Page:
Introduction: Dehydration is known to impair health, quality of daily life, and exercise performance [1]. While several methods are utilized to assess fluid balance, there is no gold standard to assess hydration status [2]. Cheuvront and Kenefick [3] suggested the use of a Venn diagram, which consists of % body mass weight (BML), urine color, and thirst level (WUT) to measure hydration status and fluid needs. However, no study to date has examined the relationship between the WUT criteria and hydration status measured by urine indices. Objective: The purpose of this study was to investigate the relationships between urine-specific gravity (USG), urine osmolality (UOSM), and the WUT criteria. Methods: Twenty-two females (mean ± SD; age, 20 ± 1 year; weight, 65.4 ± 12.6 kg) and twenty-one males (age, 21 ± 1 year; body mass, 78.7 ± 14.6 kg) participated in this study. First-morning body mass, urine color, USG, UOSM, and thirst level were collected for 10 consecutive days. First 3 days were utilized to establish a euhydrated baseline body weight. %BML >1%, urine color >5, and thirst level ≥5 were used as the dehydration thresholds. The number of markers that indicated dehydration levels was summed when each variable met each threshold. One-way ANOVA with Tukey pairwise comparison was used to assess the differences in USG and UOSM, followed by a calculation of effect size (ES). Results: Figure 1 indicates the differences of UOSM based on the WUT criteria. For UOSM, “2 markers indicated” (mean [M] ± SD [ES], 705 ± 253 mOsmol [0.43], p = 0.018) was significantly higher than “1 marker indicated” (M ± SD, 597 ± 253 mOsmol). Additionally, “zero marker indicated” (509 ± 249 mOsmol) was significantly lower than “3 markers indicated” (M ± SD [ES], 761 ± 250 mOsmol, [1.01], p = 0.02) and “2 markers indicated” ([ES], [0.78], p = 0.004). However, there was no statistical difference between “3 markers indicated” ([ES], [0.65], p = 0.13) and “1 marker indicated.” For USG, “3 markers indicated” (M ± SD [ES], 1.021 ± 0.007 [0.57], p = 0.025) and “2 markers indicated” (M ± SD [ES], 1.019 ± 0.010 [0.31], p = 0.026) were significantly higher than “1 marker indicated” (M ± SD, 1.016 ± 0.009). Additionally, “zero marker indicated” (1.014 ± 0.005) was significantly lower than “3 markers indicated” ([ES], [1.21], p = 0.005) and “2 markers indicated” ([ES], [0.54], p = 0.009). Conclusion: When 3 markers indicated dehydration levels, UOSM and USG were greater than euhydrated cut points. When 2 markers indicated dehydration levels, USG was higher than the euhydrated cut point. Additionally, UOSM and USG were significantly lower when zero or 1 marker indicated dehydration levels. Thus, the WUT criteria are a useful tool to assess hydration status. Athletes, coaches, sports scientists, and medical professions can use this strategy in the field settings to optimize their performance and health without consuming money and time.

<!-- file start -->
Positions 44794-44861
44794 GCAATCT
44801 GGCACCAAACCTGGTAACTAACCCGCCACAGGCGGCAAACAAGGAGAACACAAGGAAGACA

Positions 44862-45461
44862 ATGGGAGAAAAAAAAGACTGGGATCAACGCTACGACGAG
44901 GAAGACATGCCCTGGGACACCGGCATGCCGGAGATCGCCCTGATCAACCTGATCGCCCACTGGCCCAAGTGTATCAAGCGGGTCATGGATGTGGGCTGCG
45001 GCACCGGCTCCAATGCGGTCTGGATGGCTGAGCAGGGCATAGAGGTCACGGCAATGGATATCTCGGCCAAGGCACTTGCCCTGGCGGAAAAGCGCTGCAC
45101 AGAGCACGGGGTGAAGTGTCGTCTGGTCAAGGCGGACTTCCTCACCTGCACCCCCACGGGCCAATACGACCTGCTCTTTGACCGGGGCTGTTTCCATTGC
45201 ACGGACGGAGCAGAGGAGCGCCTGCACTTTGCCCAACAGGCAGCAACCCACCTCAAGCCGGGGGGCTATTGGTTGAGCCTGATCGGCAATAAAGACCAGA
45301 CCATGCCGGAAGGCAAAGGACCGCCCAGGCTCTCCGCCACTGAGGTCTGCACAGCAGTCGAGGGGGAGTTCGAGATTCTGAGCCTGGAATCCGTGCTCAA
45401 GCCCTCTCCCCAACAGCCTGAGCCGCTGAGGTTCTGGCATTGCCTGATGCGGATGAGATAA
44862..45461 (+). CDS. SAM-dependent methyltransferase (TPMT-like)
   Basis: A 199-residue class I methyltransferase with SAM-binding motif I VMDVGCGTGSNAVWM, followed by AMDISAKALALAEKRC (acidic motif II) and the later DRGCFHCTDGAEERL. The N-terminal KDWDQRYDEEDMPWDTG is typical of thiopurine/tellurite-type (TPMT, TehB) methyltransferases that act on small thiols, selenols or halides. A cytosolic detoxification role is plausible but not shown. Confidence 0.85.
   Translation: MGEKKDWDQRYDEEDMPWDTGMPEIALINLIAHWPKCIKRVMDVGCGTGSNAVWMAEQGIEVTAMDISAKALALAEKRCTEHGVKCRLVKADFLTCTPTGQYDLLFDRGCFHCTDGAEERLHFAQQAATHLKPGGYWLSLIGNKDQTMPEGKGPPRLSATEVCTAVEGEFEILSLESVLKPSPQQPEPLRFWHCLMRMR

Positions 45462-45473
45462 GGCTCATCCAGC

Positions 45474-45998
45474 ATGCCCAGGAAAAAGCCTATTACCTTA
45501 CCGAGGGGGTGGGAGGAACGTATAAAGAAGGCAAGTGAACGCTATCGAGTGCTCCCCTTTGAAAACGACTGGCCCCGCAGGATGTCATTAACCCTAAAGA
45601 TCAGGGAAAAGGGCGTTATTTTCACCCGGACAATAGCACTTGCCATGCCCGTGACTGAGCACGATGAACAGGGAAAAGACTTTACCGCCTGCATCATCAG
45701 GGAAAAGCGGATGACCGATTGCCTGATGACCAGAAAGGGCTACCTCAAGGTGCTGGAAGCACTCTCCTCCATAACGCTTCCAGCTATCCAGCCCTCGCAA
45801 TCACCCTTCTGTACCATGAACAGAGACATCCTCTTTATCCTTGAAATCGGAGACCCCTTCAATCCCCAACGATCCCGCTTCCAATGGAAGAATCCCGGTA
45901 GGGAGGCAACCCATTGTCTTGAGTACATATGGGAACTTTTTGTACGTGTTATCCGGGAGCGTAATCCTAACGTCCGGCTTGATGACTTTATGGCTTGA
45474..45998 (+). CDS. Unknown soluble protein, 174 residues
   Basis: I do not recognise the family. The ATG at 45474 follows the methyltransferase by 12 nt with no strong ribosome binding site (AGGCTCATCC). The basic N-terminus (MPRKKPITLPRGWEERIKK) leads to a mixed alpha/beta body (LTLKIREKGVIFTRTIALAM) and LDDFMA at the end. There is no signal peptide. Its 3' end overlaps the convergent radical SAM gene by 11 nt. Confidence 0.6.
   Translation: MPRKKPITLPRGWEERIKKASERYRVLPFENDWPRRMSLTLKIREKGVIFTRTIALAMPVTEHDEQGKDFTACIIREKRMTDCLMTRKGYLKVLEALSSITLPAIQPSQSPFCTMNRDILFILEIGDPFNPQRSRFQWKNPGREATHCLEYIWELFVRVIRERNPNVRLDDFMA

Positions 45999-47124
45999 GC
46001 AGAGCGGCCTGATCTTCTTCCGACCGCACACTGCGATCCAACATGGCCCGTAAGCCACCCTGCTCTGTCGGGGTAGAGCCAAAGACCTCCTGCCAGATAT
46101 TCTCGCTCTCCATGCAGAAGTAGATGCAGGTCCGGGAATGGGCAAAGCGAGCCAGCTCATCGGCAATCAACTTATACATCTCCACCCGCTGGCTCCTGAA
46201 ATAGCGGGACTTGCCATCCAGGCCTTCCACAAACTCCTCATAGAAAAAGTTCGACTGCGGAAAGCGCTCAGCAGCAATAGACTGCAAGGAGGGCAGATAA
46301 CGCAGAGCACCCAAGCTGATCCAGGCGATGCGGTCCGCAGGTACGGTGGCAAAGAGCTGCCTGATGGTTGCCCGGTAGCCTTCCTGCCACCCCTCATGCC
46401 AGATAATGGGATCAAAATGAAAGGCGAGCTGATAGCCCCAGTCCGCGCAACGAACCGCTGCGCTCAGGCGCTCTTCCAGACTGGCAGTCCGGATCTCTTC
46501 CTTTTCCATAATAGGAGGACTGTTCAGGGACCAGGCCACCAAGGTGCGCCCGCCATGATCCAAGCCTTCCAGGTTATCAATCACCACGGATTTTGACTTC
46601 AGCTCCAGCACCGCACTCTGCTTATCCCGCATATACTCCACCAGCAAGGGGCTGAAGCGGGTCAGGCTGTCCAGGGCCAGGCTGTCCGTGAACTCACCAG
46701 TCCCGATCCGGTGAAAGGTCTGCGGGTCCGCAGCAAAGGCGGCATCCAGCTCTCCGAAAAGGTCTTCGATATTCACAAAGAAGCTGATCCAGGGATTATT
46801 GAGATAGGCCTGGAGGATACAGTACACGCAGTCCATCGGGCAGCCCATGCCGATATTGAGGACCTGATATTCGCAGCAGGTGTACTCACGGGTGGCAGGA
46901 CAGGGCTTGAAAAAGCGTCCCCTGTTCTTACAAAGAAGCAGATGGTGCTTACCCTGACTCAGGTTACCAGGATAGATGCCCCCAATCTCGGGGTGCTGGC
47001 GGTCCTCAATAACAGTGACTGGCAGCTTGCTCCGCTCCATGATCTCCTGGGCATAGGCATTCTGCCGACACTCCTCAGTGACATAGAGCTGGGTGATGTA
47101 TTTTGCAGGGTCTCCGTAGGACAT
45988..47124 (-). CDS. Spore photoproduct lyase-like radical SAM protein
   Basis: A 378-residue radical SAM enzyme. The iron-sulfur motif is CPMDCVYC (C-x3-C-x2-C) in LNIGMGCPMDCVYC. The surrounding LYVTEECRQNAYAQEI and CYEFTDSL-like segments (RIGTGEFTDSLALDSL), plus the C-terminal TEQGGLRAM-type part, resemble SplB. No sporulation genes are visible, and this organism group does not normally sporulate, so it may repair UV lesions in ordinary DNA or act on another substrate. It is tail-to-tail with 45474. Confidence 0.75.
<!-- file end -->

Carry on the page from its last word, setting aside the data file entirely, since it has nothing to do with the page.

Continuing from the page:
Fig. 1.

The number of markers (body mass, urine color, and thirst) indicating dehydration in UOSM. (*) = different from 0 and (+) = different from 1 (p < 0.05). UOSM, urine osmolality.

Fig. 1.

The number of markers (body mass, urine color, and thirst) indicating dehydration in UOSM. (*) = different from 0 and (+) = different from 1 (p < 0.05). UOSM, urine osmolality.

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This research was conducted ethically in accordance with the World Medical Association Declaration of Helsinki. Following an explanation of the study procedures, which was approved by the Institutional Review Board at the University of Connecticut (H-18-115), participants provided written and informed consent to participate.

Y.S. received travel expenses and registration fees from Danone Research to attend the 2019 Hydration for Health Scientific Conference. The writing of this article was supported by Danone Nutricia Research and the authors declare no other conflicts of interest. The authors declare that no financial or other conflict of interest exists in relation to the contents of the paper and did not receive financial support for the writing of this article. CamelBak founded this study. CamelBak is corporate partner of KSI, where Douglas Casa is CEO. CamelBak did not impact any process of this manuscript.

Y.S. and C.B. led this study and contributed to all aspects of this study, including planning, data collection, analysis, and writing a manuscript. D.C. and R.S. were PI of this study. Other authors contributed to the data collection and writing the manuscript.

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